Monday, March 14, 2011

This is the dawning of the rest of our lives on holiday...

the fantastic Antwerp Train Station
We left Antwerp in style, that is to say, on the train with a nice bottle of French wine that we savored as the countryside of Belgium and then the Netherlands rolled by, the sun setting in flaming oranges and pinks, fading to violet and then gone in the west, the train swaying gently back and forth. It would be nice to say that we were looking pretty sophisticated at this point, but actually at the station we'd severely misjudged where our ride, train car #18 would be. Far down the line, right?

We'd waited somewhat down the tunnel and when our train rolled in the first car was #14, ours a mere 4 cars back. We had to dash with our luggage once more. Ah well, no fooling anyone. We are scrambling travellers. Not sophisticates. Somewhere, with a chic hat and adorable heels there is a tall, slim woman and her escort who only has eyes for her, striding gracefully onto the train, probably with a pale greyhound on a leash. But that's not us.

In Amsterdam we were allowed to go through the initial security 12 hours before our flight, since we were staying at an airport hotel. This was the space age "Yotel". If you think that sounds Mork and Mindy, you should have seen the room. One reserves online and then checks in at a sort of ATM machine which gives you the card for you room. If you can make it work. Then you go down a white, highly institutional corridor and enter a small, sterile capsule that is not terribly unlike getting on the plane early, though with a bed and shower and no flight attendants.

I took no photos of the Yotel...nothing to see really. Not bad, modern and plastic, though with a floor to ceiling clear glass-wall between the bedroom and bathroom that made me cringe. It was the sort of place that made me wonder if room service, had there been room service, might just bring by a steaming plate of Soylent Green. And we all know what THAT is, don't we?

The purpose of the Yotel was to have a place to rest before your flight, and be able to quickly and easily get to your gate at departure. It was definitely this and beat the heck out of perching in a airport chair or staying in a hotel in the city, worrying about whether you'd be able to get through town and security to your flight on time. In fact, this was one of the better moves we've made as travellers.

However, in a sadistic move, the designers of our "suite" had given us a battery of cute buttons that made the bed go up and down and so forth, and controlled the television, also made it apparently impossible to turn of all the lights at the same time to get some sleep.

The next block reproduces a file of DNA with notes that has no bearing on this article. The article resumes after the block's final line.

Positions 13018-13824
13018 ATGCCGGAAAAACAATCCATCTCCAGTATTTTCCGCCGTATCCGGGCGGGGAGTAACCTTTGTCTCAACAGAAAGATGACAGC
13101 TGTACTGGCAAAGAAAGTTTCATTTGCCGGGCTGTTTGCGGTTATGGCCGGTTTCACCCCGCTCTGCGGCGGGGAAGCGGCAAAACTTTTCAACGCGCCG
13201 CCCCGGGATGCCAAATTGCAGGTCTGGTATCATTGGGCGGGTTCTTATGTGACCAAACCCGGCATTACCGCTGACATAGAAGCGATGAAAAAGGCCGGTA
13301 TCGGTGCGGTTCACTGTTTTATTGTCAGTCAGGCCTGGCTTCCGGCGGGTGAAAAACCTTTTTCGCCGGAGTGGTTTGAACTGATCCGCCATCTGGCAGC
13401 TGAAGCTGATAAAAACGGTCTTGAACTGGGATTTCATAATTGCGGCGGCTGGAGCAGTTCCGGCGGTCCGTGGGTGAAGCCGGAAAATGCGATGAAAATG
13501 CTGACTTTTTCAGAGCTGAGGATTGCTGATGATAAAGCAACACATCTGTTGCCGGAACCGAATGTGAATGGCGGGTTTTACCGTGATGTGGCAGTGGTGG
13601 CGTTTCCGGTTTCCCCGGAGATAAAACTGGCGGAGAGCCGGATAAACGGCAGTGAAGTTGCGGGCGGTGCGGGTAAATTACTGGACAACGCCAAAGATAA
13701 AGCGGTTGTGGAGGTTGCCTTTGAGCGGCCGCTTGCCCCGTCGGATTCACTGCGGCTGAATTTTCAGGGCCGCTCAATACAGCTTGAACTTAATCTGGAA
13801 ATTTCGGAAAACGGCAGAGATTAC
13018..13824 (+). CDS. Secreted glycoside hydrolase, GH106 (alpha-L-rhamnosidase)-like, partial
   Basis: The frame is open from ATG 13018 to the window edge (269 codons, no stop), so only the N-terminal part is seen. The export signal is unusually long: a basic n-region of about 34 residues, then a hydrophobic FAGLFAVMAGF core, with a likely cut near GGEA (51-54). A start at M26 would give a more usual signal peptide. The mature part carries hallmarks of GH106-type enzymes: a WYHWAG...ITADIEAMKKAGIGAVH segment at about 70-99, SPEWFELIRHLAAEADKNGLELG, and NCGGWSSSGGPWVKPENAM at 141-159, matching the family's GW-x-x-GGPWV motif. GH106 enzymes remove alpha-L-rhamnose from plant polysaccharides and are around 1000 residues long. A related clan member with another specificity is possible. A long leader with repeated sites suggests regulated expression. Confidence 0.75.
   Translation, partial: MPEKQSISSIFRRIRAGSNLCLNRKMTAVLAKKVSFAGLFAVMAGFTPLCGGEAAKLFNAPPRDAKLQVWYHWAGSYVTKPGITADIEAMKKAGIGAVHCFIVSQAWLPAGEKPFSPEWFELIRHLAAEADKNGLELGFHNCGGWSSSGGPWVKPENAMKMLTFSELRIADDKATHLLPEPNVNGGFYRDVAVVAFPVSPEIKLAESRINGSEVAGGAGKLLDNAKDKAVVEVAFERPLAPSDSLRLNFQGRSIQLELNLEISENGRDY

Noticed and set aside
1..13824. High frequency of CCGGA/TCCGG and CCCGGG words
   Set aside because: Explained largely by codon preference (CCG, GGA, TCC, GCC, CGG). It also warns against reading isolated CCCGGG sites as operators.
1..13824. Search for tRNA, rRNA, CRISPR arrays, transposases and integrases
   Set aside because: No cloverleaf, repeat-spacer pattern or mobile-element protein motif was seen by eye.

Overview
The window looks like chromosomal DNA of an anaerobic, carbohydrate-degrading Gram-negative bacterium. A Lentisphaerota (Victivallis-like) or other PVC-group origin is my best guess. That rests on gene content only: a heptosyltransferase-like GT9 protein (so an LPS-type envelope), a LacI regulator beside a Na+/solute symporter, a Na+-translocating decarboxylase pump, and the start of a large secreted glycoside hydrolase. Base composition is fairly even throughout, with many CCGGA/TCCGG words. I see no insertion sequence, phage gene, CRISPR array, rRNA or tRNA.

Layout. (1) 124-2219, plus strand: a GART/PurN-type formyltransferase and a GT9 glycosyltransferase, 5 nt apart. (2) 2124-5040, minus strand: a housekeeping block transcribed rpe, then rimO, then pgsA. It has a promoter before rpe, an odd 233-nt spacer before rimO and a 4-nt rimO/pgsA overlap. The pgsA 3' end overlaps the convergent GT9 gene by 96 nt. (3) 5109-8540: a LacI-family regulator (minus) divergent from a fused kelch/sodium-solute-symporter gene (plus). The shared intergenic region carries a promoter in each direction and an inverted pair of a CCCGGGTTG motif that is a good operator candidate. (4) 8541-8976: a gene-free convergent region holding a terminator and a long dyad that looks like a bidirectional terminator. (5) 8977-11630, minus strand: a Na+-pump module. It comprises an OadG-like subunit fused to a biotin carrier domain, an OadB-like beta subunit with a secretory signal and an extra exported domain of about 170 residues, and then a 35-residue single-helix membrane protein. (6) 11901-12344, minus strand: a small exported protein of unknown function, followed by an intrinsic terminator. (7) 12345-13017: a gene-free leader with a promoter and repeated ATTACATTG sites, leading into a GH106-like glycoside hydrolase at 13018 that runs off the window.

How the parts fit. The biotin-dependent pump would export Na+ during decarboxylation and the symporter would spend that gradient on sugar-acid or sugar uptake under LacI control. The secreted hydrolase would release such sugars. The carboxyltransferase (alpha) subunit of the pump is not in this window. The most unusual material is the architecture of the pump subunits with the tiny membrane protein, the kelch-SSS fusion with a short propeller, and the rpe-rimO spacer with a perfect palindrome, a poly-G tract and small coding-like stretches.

For instance, if one pushes the button with footprints on it, the bathroom glows with, what they again sadistically describe as, a "restful purple light." Somebody was laughing when they wrote that one. I think it might have been Dogbert.

Park your bike here. No wait! Don't park your bike here! (park your bike on the windowsill?)

Since we're basically intelligent and patient people, (and persistent to the point of stubbornness), I can only imagine the F bombs (or their foreign equivalents) dropped by sleep-deprived travellers faced by this, that, and then the other light coming on and turning off in no pattern discernible. At least, not to us , at any rate.

The saving grace of that room, which made me willing to bury my head beneath a pillow after finally accepting that there would be some lights on no matter what we did, was the Sage Seaweed all-over body wash. I was willing to forgive an awful lot for that, including the reveal-all glass wall and the drains that, perhaps to be in the same league as airline toilets, made noises not unlike the death croaks of extraordinarily large toads. The wash was delectable and I think using it made me more Earth-friendly and reduced my cholesterol.

In the morning we gathered up our things, probably checked out, and went to stage 2 of security. In Amsterdam the passengers of each plane must go through a secondary round of security where you, your children, and your luggage are x-rayed, your ID and boarding pass are checked again and you are questioned by one or two security officers before you can enter the waiting area before you board the plane.

During the question and answer portion of this process there is an unavoidable furtive feeling of guilt that swamps even the most unimaginative would-be passenger. Personally, my mind goes blank and I turn red. I would love to know how they sort the stuttering innocents whose brains shut down at the simplest inquiry from those rare nasties who would actually wish harm to a flight.